Penny woke up every morning the first week of kindergarten and looked at me eagerly, "I get to go to kindergarten again?" Her tone held a mixture of incredulity and delight.
We've settled into a morning routine–pack lunch and a snack, make breakfast, get dressed. She and William strap their backpacks on and we walk together up the little hill to her school. Penny has noticed that some of the older kids we know from our neighborhood get to walk alone, so recently she's taken to saying, "I can do it myself Mom. I'll see you later." But William and I escort her close enough that the door to school is in sight. We hug and wave and watch her enter in.
As for what goes on in the nearly-seven hours when she's behind those doors? Well, I know it was a challenge for Penny to stay in the all-purpose room, where the whole school gathers at the start of the day. She wanted to head straight for her classroom. We've talked about it a lot, and it's getting better. I know she's had some trouble having "quiet hands." I know which friend was sad and wanted to go home. I know which friend has gone to Disney World. I know that "carpet" time is tough. Penny is inclined to roll around on the floor or hop up for an impromptu game of duck-duck-goose. She's working on sitting still and using her words.
I also know that Penny has an exceptional teacher. Exceptional not because this teacher has unusual training or unbelievable skills with kids with special needs–though those things may be true. Exceptional because this teacher is willing to sacrifice herself on Penny's behalf. She called me early on to come in for a conference. "Penny has pushed other kids a few times. It isn't aggressive, but I don't want her to become stigmatized. I want her to have friends." We worked together to come up with a reward system–one sticker every hour of "quiet hands" and a prize at the end of the day if she gets 5 out of 7 stickers–and we discussed which areas of concern to focus upon (if she's taking off her glasses, for instance, just take the glasses away. If she's stealing someone else's snack, no sticker.).
On Monday, though, Penny's teacher took it to a new level. "The hardest time for Penny is on the playground," she said. "I think it's because it's such an unstructured time." So she's decided to create a game time for Penny and a smaller group of friends. Usually the teacher would use that time to prepare for the second half of the day. But instead, she's outside, making sure there's a place for our daughter.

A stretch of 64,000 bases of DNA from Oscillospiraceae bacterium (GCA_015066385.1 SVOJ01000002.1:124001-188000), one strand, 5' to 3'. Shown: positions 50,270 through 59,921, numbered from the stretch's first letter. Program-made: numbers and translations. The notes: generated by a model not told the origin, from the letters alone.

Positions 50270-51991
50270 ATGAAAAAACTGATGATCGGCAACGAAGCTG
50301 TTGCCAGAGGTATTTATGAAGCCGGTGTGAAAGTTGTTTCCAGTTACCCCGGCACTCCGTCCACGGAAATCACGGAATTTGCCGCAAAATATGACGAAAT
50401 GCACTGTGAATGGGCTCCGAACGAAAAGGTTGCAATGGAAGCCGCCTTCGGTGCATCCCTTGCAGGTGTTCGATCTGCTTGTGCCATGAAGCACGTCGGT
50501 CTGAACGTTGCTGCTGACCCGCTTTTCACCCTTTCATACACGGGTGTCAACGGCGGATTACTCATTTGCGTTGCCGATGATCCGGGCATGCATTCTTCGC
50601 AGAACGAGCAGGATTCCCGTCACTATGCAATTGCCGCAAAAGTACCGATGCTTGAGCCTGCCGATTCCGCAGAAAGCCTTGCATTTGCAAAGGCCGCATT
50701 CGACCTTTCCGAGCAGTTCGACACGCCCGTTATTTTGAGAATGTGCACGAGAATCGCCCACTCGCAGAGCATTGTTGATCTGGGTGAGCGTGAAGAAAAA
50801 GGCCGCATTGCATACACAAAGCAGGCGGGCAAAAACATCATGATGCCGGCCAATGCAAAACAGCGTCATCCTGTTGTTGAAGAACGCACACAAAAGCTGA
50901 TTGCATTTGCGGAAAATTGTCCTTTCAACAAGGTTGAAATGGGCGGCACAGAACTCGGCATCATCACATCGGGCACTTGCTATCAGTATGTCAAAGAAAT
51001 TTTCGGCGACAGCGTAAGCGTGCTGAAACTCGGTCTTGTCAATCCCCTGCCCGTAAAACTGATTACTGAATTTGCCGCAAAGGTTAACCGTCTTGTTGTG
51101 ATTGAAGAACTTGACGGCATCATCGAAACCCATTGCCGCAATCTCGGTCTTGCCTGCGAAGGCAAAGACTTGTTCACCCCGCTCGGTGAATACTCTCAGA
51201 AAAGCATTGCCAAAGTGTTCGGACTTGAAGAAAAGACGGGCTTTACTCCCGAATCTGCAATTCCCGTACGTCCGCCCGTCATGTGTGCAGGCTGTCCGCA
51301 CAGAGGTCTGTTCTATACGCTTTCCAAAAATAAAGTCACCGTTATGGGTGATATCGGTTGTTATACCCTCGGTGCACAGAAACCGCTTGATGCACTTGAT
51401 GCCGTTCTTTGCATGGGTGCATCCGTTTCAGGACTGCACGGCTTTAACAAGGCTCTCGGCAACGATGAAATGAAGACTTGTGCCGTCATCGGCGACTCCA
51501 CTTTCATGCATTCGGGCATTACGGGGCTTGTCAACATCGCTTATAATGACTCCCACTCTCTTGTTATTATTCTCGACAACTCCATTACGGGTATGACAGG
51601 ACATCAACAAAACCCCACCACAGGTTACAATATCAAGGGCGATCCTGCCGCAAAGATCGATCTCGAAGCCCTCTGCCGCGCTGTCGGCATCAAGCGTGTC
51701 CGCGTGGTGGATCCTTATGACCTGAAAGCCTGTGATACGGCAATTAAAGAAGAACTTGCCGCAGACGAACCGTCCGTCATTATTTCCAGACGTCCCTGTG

I spoke with a friend last night who has a daughter with Down syndrome who is also in elementary school. My friend was in tears because some kids had yelled at her daughter on the playground: "You don't belong here!" We talked for a long time about the difficulties of being a child with special needs, and the difficulty of being a parent of a child with special needs. She talked about the purpose of inclusive education, and she said, "I know that for my daughter to fit in means putting a square peg in a round hole. But I thought that inclusion was intended to make that round hole bigger." My daughter will not become a circle, but I'm grateful that the circle is becoming large enough for our daughter to fit in.
Penny has a teacher who is expanding the circle. She's doing it through little things like taking Penny to art class a few minutes early so she can adjust to the temptation of a new room filled with things to touch (and smear), like keeping a log of Penny's day so we can talk about it in detail at home, like organizing Duck Duck Goose on the playground.
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